The remaining question then relates to the first procedure. Some (e.g. the late Rector of Al-Azhar University, Sheikh Gad Al-Haque) argued that since the Prophet (P) did not ban female circumcision, it falls within the category of the permissible. As such, there is no ground for a total ban on it. However, it is within the spirit of Shari'ah to restrict something that is permissible if discovered to be harmful. For example, all fish are permissible to eat. Should a particular type of fish be proven to be poisonous or harmful, it could be banned based on a known Shari'ah rule (Aldharar Yozaal), or harm must be removed. The real issue then boils down to whether the first procedure is harmful or not. Granted that such a procedure may not be seriously damaging like the other two, it may be argued that it is painful, traumatic and often performed in an unhygienic setting leading to infection and other problems.10

                        Even if the procedure is performed by a physician, it is so delicate that not all physicians master it.11

                        It should be noted that some people oppose female circumcision as part of their opposition to any "tradition" as old and invalid. This is as inappropriate as practicing female circumcision because it is a "tradition," regardless of its consistency with Islam or not. The practice should be evaluated objectively, on the basis of
                        • a) whether it is required religiously or not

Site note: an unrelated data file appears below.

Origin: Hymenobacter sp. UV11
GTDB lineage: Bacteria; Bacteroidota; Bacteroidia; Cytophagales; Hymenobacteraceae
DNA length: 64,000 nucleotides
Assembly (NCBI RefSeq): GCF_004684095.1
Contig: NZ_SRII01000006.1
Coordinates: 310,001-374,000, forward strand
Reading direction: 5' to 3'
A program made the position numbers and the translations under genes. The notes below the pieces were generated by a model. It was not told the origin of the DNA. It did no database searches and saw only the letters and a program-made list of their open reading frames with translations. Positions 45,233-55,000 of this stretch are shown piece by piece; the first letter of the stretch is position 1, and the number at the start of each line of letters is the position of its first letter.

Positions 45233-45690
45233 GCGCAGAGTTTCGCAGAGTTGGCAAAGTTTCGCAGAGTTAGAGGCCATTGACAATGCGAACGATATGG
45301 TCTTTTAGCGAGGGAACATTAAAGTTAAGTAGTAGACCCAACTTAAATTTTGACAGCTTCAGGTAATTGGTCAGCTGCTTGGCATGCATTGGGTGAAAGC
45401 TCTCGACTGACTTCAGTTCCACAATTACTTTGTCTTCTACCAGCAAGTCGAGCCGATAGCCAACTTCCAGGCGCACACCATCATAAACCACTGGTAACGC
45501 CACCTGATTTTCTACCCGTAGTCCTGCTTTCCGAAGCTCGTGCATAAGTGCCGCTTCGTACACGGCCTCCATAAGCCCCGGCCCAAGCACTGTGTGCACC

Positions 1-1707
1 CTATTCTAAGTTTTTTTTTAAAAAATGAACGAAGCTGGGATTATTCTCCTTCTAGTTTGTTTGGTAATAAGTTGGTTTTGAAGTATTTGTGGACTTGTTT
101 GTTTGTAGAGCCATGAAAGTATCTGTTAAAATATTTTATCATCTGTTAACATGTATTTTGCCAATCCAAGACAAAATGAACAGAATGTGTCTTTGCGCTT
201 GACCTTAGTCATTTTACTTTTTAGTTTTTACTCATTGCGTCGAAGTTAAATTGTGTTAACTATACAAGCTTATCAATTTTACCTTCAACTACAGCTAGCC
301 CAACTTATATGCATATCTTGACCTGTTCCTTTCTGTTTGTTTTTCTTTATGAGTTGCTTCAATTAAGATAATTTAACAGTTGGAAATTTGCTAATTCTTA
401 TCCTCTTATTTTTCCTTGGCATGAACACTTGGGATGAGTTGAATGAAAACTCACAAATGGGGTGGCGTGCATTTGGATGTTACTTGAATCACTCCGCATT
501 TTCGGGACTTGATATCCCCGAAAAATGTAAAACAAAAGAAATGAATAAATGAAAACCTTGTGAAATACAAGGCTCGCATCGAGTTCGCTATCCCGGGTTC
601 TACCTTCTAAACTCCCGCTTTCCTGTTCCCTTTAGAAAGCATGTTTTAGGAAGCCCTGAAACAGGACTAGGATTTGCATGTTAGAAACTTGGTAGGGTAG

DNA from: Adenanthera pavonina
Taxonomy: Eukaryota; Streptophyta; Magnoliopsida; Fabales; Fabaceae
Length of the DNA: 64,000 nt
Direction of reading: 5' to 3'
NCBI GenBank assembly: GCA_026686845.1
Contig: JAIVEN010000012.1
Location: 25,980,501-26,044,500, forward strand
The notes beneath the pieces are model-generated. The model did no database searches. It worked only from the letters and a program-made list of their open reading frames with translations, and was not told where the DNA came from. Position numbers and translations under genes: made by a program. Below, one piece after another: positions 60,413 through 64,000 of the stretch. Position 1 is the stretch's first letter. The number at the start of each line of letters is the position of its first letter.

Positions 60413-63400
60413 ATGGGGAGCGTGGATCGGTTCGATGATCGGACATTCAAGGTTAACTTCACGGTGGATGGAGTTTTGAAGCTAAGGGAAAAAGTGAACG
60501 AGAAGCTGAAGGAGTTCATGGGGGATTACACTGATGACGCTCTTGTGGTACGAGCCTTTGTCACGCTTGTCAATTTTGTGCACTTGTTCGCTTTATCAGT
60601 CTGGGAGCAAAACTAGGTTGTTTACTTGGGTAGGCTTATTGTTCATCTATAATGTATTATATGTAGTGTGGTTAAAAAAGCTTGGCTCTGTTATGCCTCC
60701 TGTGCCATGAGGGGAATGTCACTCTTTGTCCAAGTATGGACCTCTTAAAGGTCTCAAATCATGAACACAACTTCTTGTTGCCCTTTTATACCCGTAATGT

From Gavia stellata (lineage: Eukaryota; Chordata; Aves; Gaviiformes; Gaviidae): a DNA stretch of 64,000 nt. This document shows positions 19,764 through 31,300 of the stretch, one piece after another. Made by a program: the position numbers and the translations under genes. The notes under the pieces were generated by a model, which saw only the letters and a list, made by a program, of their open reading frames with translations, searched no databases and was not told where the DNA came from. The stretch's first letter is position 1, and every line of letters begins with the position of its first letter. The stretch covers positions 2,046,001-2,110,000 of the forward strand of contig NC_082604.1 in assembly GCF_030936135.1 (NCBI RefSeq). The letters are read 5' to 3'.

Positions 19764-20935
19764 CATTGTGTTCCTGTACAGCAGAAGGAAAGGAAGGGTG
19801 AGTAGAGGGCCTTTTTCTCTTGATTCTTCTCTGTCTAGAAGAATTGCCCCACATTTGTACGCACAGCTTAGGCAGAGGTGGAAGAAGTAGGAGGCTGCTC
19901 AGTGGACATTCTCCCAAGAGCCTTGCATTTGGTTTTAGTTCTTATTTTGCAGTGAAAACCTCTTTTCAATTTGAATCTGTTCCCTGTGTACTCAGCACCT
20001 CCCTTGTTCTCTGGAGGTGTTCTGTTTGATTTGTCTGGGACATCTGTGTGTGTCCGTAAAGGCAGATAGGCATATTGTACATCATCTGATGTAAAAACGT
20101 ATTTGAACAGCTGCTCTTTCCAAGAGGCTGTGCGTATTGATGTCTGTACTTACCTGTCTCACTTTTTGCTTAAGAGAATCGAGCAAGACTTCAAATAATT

b) whether there are medical and other relevant issues to be considered in evaluating this practice.
                        While any form of female circumcision is already legally banned in some countriesl2 and may be banned in others in the future, it is not suggested here that this is the only option. In societies and cultures where the practice is well-entrenched and socio-cultural pressures for it are greatl3 abrupt legal banning may not end the practice. It may cause it to be practiced "underground" and under more problematic circumstances. However, the problem is serious enough that some action is needed. A starting point, perhaps, is to begin by educating the masses in countries where female circumcision is commonly practiced. All possible media should be used in the process. The contents of this appendix may serve as an outline of such an educational program, or it is so hoped. In any case, the conclusion which appears to be certain is that there is no single text of the Qur'an and Hadeeth which requires14 female circumcision.
                        1. Stewart, Rosemary, "Female Circumcision: Implications for North American Nurses," in Journal of Psychosocial Nursing, vol. 35, no. 4, 1997, p. 35.
                        2. Haqa'iq llmiyya Hawla Khitan Al-Inuath (in Arabic), Jam'iyyat Tanzeem Al-Usrah, Cairo, 1983, p. 7.
                        3. Ibid, p.8.
                        4. Ibid, p.8.
                        5. Al-Shawkani, Nayl Al-Awtar, Dar Al-Jeel, Beirut, 1973, vol.1, p. 139
                        6. A broader definition of Sunnah is "the words, actions and approval (or consent) of Prophet Muhammad (P)." In the context of religious obligations, however, Sunnah refers to act that are commendable but not obligatory. It is in that context that the Prophet Muhammad (P) used the term Sunnah to refer to male circumcision but not female circumcision.
                        7. Al-Shawkani, op. cit, p. 139.
                        8. Al-Tabarani, quoted in Al-Albani, Muhammad N., Silsilat Al-Ahadeeth Al-Sahihah, A1 Maktab Al-Islami, Beirut, Lebanon, 1983, vol. 2, Hadeeth no. 722, pp. 353-358 especially pp. 356-357. See also N. Keller (translator/editor), The Reliance of the Traveller by Ahmad Al-Masri, Modern
                        9. Stewart, op. cit, p. 35.